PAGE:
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Setting a bad example

Of course there are examples of poor quality rentals in both the social housing and private rented sectors. But tenants have protections and one example does not prove a case, says Sharon Betton.

In March, television reporter Daniel Hewitt has a piece on the terrible conditions in which some social housing tenants have been living. Hewitt was apparently then inundated with calls from people living in all sectors in equally bad conditions. 

Following this, Richard Blakeway, the Housing Ombudsman, launched an investigation into ‘disgusting’ social housing conditions.  He said he would use new powers to look ‘In depth at the response of social landlords to damp and mould issues’.  It is good to see that the local authorities and housing associations will be put under some scrutiny, though I cannot see any talk of penalties for social landlords who have so patently failed their tenants. The Ombudsman hopes to publish his findings by autumn.

Hewitt’s more recent follow-up report was equally shocking. He chose to interview private tenants.  One in particular was especially disturbing.  Julie, a lady of 30, had lived in a private rented property for seven years.  The property looked disgusting, mould covering ceilings and walls.  She had, for some time, tried to clean it, but she was now unable to do so – she has cancer and is terminally ill. 

I have often spoken to tenants  who complained about the state of their properties. Some say they are frightened to take formal steps to force repairs because they fear eviction. Although there is legislation to protect tenants from revenge eviction, few seem to be aware of this. And often, when I have spoken to the landlord I have been told that no reports had been made tenants, and/or they have denied  access to inspect for repairs, and/or have been obstructive to either the landlord or his designated workmen when they have tried to effect remedial work.

This was not the case with Julie. She was not frightened of reporting repairs, how much more could  she fear than death?

Landlords who choose to think mould and damp problems are solely down to condensation, and by extension, that the problem is down to the tenants, are not being realistic.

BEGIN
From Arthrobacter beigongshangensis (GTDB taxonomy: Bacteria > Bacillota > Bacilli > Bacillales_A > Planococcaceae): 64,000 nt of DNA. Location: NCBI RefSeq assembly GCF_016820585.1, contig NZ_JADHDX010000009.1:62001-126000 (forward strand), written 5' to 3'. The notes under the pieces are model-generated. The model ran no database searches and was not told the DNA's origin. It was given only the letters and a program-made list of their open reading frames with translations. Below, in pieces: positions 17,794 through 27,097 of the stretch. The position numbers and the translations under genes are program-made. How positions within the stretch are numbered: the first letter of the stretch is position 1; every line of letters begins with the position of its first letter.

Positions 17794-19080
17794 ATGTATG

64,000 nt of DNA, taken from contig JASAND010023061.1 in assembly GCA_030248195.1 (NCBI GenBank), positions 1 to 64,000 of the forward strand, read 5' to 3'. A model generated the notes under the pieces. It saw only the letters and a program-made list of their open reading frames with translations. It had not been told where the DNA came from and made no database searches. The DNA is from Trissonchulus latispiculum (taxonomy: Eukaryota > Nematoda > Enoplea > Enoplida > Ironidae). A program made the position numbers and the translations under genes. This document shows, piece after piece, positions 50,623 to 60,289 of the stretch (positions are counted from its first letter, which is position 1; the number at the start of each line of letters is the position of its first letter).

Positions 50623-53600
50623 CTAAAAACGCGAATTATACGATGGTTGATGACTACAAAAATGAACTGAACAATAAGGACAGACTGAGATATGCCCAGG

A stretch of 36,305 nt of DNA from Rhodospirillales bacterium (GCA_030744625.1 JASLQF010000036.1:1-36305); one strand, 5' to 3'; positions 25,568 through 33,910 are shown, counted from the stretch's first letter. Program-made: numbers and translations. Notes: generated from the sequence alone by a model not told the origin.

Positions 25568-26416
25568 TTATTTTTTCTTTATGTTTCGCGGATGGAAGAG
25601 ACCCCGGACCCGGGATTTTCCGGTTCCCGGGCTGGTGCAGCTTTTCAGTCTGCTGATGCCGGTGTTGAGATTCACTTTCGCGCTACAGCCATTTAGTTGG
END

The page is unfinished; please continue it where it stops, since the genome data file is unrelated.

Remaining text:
Telling tenants to keep windows open, when their budget means they have to choose between keeping warm and letting fresh air into the house, is only likely to go one way.

Mould and damp is a terrible health hazard that need to be dealt with. It causes asthma in children. It is not the only cause; children who live in clean, mould-free homes can also develop it. But it is more prevalent where there are mould spores. And if  there are children around, using anti-mould sprays can also irritate delicate chests.

There are answers, not always cheap. Extractor fans in the kitchen and bathroom, central heating, de-humidifiers in sensitive areas, double glazing, ventilations grills are all things to consider.

Though there are some tenants who do not look after their properties as they should, there are some who will take on board any helpful advice, wanting  to stay in a property in which they are settled.  Good landlords will not make problems with mould a reason for good tenants to flee.

Citizen Advice took the opportunity on Hewitt’s programme to say that they had 49 per cent more complaints in the last year about the unacceptable level of conditions, and to ask the Ombudsman should not limit his investigation to social landlords, but look at accommodation provided by the private sector too.

Housing Minister, Robert Jenrick, has said he was ‘disgusted’ by the images from the social housing. But I hope his comment that ‘this is not emblematic of the wider sector’ will also be applied to the private sector.